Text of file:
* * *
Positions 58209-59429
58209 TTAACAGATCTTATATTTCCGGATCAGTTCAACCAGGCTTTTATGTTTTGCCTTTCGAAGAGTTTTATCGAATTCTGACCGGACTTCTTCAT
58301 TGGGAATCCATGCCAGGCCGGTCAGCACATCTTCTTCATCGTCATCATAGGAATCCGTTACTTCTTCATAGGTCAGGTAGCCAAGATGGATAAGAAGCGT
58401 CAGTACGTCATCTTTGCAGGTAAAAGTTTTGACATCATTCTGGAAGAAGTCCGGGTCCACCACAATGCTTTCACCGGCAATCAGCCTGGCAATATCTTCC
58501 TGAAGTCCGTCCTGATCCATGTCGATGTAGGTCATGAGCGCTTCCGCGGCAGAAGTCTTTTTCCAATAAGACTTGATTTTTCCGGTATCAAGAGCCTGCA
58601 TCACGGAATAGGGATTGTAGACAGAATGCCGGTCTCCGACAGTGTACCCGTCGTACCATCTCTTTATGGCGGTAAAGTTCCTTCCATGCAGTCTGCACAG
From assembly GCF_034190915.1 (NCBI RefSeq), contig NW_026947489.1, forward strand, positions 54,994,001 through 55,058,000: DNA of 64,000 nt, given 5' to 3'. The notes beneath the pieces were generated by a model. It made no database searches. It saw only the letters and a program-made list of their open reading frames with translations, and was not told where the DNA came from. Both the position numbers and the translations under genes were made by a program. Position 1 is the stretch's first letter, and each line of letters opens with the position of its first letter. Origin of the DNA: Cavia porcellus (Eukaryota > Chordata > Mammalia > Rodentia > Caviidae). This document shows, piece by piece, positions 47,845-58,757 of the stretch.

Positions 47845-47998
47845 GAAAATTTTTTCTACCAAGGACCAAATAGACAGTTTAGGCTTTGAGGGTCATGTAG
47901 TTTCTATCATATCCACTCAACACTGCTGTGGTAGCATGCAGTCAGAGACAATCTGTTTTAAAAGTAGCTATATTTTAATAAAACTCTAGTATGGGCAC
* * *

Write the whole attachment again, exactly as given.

Positions 58209-59429
58209 TTAACAGATCTTATATTTCCGGATCAGTTCAACCAGGCTTTTATGTTTTGCCTTTCGAAGAGTTTTATCGAATTCTGACCGGACTTCTTCAT
58301 TGGGAATCCATGCCAGGCCGGTCAGCACATCTTCTTCATCGTCATCATAGGAATCCGTTACTTCTTCATAGGTCAGGTAGCCAAGATGGATAAGAAGCGT
58401 CAGTACGTCATCTTTGCAGGTAAAAGTTTTGACATCATTCTGGAAGAAGTCCGGGTCCACCACAATGCTTTCACCGGCAATCAGCCTGGCAATATCTTCC
58501 TGAAGTCCGTCCTGATCCATGTCGATGTAGGTCATGAGCGCTTCCGCGGCAGAAGTCTTTTTCCAATAAGACTTGATTTTTCCGGTATCAAGAGCCTGCA
58601 TCACGGAATAGGGATTGTAGACAGAATGCCGGTCTCCGACAGTGTACCCGTCGTACCATCTCTTTATGGCGGTAAAGTTCCTTCCATGCAGTCTGCACAG
From assembly GCF_034190915.1 (NCBI RefSeq), contig NW_026947489.1, forward strand, positions 54,994,001 through 55,058,000: DNA of 64,000 nt, given 5' to 3'. The notes beneath the pieces were generated by a model. It made no database searches. It saw only the letters and a program-made list of their open reading frames with translations, and was not told where the DNA came from. Both the position numbers and the translations under genes were made by a program. Position 1 is the stretch's first letter, and each line of letters opens with the position of its first letter. Origin of the DNA: Cavia porcellus (Eukaryota > Chordata > Mammalia > Rodentia > Caviidae). This document shows, piece by piece, positions 47,845-58,757 of the stretch.

Positions 47845-47998
47845 GAAAATTTTTTCTACCAAGGACCAAATAGACAGTTTAGGCTTTGAGGGTCATGTAG
47901 TTTCTATCATATCCACTCAACACTGCTGTGGTAGCATGCAGTCAGAGACAATCTGTTTTAAAAGTAGCTATATTTTAATAAAACTCTAGTATGGGCAC